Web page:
Reviewed by Joseph Michael Mishler
Chelsea, MI. The world famous Soady deer camp is facing a crisis. Reuben Soady is about to become the oldest family member never to bag a buck. In the UP that is trouble with a capital “T”. As the male members of the family gather for the opening of deer season Escanaba in da Moonlight will never be the same. The Purple Rose Theatre’s current production served up a raucously funny show for the theatre goers.
Jeff Daniels has a way of getting right to the essentials in his plays. Escanaba in da Moonlight has that everyday touch with a few things thrown in for good measure. As Albert Soady and his two sons, Rueben and Remnar, hit the deer camp strange things begin to happen. Then the Jimmer arrives speaking wildly. Everyone is aware of Reuben’s problem. No one has a solution and no one wants to hunt with him.
The sweet Soady sap goes bad – they are in deer camp without whiskey, there’s a sighting, the Euchre cards change, and the DNR shows up. Maybe Reuben IS cursed. The director and the cast have made a few small changes in the published script. Ranger Tom has a bigger part, and the changes only serve to enhance the script.
The set looks just like an old deer camp minus a little dirt and a few cobwebs. The sound effects and lighting added to the mayhem, and the costumes and props lent themselves extremely well to the play.
The hunters are saved by Wolf Moon Dance (Rhiannon Ragland). Her prints are all over the play. She promises her husband that if he wants a buck, she will make it happen. Moose testicle drinks, porcupine pee, and strange chants are part of the deal (She was not in charge of the flatulence). She makes a dramatic entrance at the end of the play.
Albert Soady (Jim Porterfield) is a cranky old guy who has no use for us “trolls” and is a serious hunter. Albert was very believable as the father, someone ya really didn’t want to mess with. His opening monologue sets up the play. If he would have slowed down just a bit, it would have been more effective. He cut off the laughter a couple times and the audience was a little gun shy after that for a while. This happened in the other monologues. Some of the staging and movement in Act I was odd. More could have been done with the toilet paper dance by Remnar (Mathew David). He was also a tad bit too whiney, but otherwise gave a strong performance.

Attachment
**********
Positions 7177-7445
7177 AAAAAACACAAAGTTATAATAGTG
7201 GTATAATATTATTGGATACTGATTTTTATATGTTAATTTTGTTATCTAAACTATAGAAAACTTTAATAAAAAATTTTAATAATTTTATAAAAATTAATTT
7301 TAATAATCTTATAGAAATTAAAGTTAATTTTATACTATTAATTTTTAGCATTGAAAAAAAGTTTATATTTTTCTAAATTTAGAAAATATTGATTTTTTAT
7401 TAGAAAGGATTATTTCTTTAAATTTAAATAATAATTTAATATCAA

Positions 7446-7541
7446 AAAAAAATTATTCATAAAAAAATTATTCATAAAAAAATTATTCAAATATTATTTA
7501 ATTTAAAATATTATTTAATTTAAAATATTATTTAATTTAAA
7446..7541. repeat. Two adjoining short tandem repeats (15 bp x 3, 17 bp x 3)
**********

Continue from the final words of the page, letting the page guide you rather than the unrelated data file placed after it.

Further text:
Reuben was very convincing as the long suffering buckless Yooper. He never questioned his wife, but he was a little quiet on occasion. Wayne David Parker gave a strong performance as the Jimmer. However, more could have been done with the other actors during his first scene on stage. The moment where they were trying to cure Reuben by sticking his head near the Jimmer’s behind was a gem. Ranger Tom (Nate Mitchell) gave a good performance. The pistol scene was a great addition. When he gave himself up to the Bearswalk we didn’t want him to go.
Wolf Moon Dance’s entrance and exit was great. When she and Reuben kissed, everything was made clear: Sometimes it takes a woman to solve the big problems. Hopefully Reuben involves her in future deer seasons.
Escanaba in da Moonlight was directed by Guy Sanville, artistic director of the Purple Rose Theatre. I highly recommend this production. You will definitely laugh a lot and get your money’s worth. The play continues through December 17, 2011. The Purple Rose Theatre is located in Chelsea, MI.